Industry analyst and SemiAccurate founder Charlie Demerjian published an article today claiming that Intel has abandoned its 10nm process. The report comes after Intel has repeatedly delayed the process node for four years. Demerjian claimed for years that Intel's 10nm process would face delays, a prophecy that has proven true. And in recent times he has claimed that Intel has relaxed the design rules for its 10nm process, thus making it more akin to a 12nm node, to deal with delays and yield issues.
Now, Demerjian claims that Intel has "killed off" its 10nm process, which the company quickly responded to via its @IntelNews twitter account:
Media reports published today that Intel is ending work on the 10nm process are untrue. We are making good progress on 10nm. Yields are improving consistent with the timeline we shared during our last earnings report.
Intel's unusually quick response is telling. The company certainly doesn't need any lingering questions surrounding its progress on its 10nm node, particularly as it nears its earnings call later this week. As an official dispatch from an Intel twitter account, the statement does hold all of the legal weight of any official Intel statement, and misleading statements to investors is a punishable offense.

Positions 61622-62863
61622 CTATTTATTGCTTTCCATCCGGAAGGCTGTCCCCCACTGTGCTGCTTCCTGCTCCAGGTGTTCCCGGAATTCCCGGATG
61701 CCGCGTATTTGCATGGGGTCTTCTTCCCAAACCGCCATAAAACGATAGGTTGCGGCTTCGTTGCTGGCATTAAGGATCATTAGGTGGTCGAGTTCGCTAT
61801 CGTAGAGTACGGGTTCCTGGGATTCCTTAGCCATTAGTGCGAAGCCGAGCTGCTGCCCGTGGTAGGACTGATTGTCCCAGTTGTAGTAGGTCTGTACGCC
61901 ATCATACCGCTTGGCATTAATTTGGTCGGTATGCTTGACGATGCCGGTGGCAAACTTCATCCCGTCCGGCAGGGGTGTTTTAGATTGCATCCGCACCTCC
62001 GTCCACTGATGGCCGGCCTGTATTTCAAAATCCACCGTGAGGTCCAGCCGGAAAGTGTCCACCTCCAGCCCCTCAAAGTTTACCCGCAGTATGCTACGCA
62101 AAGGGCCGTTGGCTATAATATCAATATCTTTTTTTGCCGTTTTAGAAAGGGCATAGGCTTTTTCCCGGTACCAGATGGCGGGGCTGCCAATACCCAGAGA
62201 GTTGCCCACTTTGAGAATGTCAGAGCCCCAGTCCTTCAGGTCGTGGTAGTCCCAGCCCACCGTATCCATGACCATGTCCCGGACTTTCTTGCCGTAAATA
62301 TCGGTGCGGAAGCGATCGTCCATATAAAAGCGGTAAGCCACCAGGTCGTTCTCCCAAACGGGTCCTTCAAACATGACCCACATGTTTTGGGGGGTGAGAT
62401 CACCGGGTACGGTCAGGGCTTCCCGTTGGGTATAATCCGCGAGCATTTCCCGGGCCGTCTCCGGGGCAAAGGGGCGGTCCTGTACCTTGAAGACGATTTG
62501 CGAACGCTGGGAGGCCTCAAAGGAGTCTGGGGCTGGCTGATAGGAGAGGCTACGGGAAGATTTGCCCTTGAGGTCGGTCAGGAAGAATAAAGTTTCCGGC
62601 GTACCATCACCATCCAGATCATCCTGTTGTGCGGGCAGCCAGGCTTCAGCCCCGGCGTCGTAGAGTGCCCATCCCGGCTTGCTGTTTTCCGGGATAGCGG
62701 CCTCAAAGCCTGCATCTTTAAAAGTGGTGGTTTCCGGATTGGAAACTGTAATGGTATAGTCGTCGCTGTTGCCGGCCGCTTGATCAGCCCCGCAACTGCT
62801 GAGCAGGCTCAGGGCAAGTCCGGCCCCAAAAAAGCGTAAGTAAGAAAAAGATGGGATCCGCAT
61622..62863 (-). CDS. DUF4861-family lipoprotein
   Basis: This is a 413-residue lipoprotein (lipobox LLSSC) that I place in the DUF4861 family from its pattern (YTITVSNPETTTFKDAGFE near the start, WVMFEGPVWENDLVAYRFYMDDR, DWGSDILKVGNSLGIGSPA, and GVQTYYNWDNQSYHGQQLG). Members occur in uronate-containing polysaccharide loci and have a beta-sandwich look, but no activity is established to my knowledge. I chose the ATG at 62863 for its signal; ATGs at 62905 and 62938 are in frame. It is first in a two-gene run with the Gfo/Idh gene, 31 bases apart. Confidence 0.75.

In other words, Intel is throwing its weight behind the assertions it made in its most recent earnings call that systems with 10nm processors will come to market in the second half of 2019. There has been speculation that Intel could skip its 10nm process in favor of moving directly to its nascent 7nm node. But there is nothing to substantiate those rumors.
Demerjian has been right in the past, correctly claiming that Intel's 10nm process was facing delays while the company claimed otherwise, which does give some weight to his claims. Most of Demerjian's article is behind a paywall, so it's hard to analyze the full rationale behind Demerjian's statements. No analyst is infallible, so only time will tell if Demerjian's claims are accurate, or if Intel is indeed making strides toward wide-scale 10nm availability.